Nearly one month after receiving its first doses of the COVID-19 vaccine, Nova Scotia has expanded its immunization rollout to include health-care workers in Cape Breton and long-term care residents at Northwood Halifax.
It’s an especially important milestone for the long-term care facility, which experienced the most significant outbreak of the disease in the province in 2020, with 345 cases involving 246 residents and 99 employees.
“I was excited about it,” said resident Audrey Wiseman, who received her first dose without a flinch, alongside fellow resident Ann Hicks.
“I won’t be able to get the COVID, I hope, and that means a lot because I saw quite a few that had it and didn’t quite come through it.”
Last year, 53 people died of complications related to the outbreak at Northwood Halifax, prompting a provincial review and a class action lawsuit.
Both Wiseman and Hicks said they were pleased with the speed and efficiency of the vaccine rollout, and made it clear they felt safe at the long-term care home during the second wave of the pandemic.
“I was on a floor where most of the people had it and I never did get it,” Hicks explained. “I was isolated for several weeks but I never did have any problem with it, so they were doing their best to keep people safe.”
Northwood has already vaccinated some of its residents and designated family caregivers, and hopes to have the majority of its Halifax campus receive the first dose by the end of the week.
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An in-house immunization clinic may vaccinate 100 people or more a day, said Northwood’s long-term care director, Josie Ryan.
“I think it gives us a sense of safety, especially after what we went through in the spring,” said Ryan, adding that other COVID-19 safety protocols will still remain in the nursing home for months to come.
“Northwood is such a lively community and people intermix. Right now that’s kind of halted…we’re hoping the vaccine is going to bring life back to us.”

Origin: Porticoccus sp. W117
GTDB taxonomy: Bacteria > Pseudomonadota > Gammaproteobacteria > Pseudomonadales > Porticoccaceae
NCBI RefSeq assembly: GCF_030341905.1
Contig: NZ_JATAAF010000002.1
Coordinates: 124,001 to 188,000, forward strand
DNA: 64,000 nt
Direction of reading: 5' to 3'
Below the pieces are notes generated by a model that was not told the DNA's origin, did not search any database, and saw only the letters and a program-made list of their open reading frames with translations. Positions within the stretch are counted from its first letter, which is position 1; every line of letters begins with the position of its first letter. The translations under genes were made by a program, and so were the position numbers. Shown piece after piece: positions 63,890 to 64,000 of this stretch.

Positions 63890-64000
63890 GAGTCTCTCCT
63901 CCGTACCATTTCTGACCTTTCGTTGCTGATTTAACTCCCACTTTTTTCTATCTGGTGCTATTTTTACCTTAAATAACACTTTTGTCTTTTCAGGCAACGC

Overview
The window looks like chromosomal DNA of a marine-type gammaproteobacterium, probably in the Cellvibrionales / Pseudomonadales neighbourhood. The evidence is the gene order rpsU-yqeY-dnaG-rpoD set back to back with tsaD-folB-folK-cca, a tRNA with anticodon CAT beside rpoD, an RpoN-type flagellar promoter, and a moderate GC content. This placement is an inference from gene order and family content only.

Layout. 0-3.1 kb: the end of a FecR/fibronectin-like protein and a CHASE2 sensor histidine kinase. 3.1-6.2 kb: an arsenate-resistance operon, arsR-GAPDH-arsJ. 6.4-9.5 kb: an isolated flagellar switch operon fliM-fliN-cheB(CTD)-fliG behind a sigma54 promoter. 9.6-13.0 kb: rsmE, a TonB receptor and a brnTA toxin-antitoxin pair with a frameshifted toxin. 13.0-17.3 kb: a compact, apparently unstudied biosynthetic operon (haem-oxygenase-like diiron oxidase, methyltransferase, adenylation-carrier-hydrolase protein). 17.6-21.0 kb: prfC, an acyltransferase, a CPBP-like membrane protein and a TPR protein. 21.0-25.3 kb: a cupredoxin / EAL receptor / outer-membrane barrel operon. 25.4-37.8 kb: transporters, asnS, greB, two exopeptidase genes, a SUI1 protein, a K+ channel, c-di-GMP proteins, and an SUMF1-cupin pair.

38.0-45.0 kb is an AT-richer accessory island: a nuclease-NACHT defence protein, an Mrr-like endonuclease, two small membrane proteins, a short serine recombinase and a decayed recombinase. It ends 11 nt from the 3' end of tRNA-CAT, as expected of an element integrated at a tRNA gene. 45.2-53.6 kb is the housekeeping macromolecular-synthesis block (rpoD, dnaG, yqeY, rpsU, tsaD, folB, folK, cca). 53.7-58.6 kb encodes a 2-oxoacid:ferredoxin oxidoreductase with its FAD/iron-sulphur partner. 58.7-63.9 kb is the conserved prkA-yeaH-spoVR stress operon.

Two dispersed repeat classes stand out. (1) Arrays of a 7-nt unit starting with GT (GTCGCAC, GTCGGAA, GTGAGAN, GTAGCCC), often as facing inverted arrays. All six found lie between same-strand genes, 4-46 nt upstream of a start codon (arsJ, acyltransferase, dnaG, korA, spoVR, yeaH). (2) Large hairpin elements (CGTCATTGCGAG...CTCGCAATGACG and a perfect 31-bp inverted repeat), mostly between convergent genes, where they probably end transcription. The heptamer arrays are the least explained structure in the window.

To date, more than 2,500 Nova Scotians have received their first dose of the vaccine, but Monday’s immunization clinic at the Cape Breton Regional Hospital was the first held in the province’s Eastern Zone.
The clinic has received 1,950 doses, so 975 health-care workers can receive their first dose this week, and the second dose in 21 days. An ultra-low temperature freezer has been installed at the Cape Breton Regional Hospital, so the Pfizer vaccine can be stored safely.
“There’s a nice electricity almost in the air around the regional hospital in Sydney,” said Mike MacArthur, who co-leads the Eastern Zone immunization clinic.
“We were very fortunate in a planning perspective to be able to follow the establishment of the clinic in Halifax to see how it worked, to really get a sense as to the intricacies of a clinic setup.”
Public health officials are working on setting up ultra-low temperature freezers at other locations, including the Colchester East Hants Health Centre, Valley Regional Hospital and Yarmouth Regional Hospital.
The province is following the National Advisory Committee on Immunization guidelines, vaccinating health-care workers who work on the frontlines, long-term care residents and staff, and the elderly first.
In the second phase of the program, other health-care and essential workers who are not directly exposed to the virus will be vaccinated.
The third phase, slated to begin in late spring or the summer, will include the general public.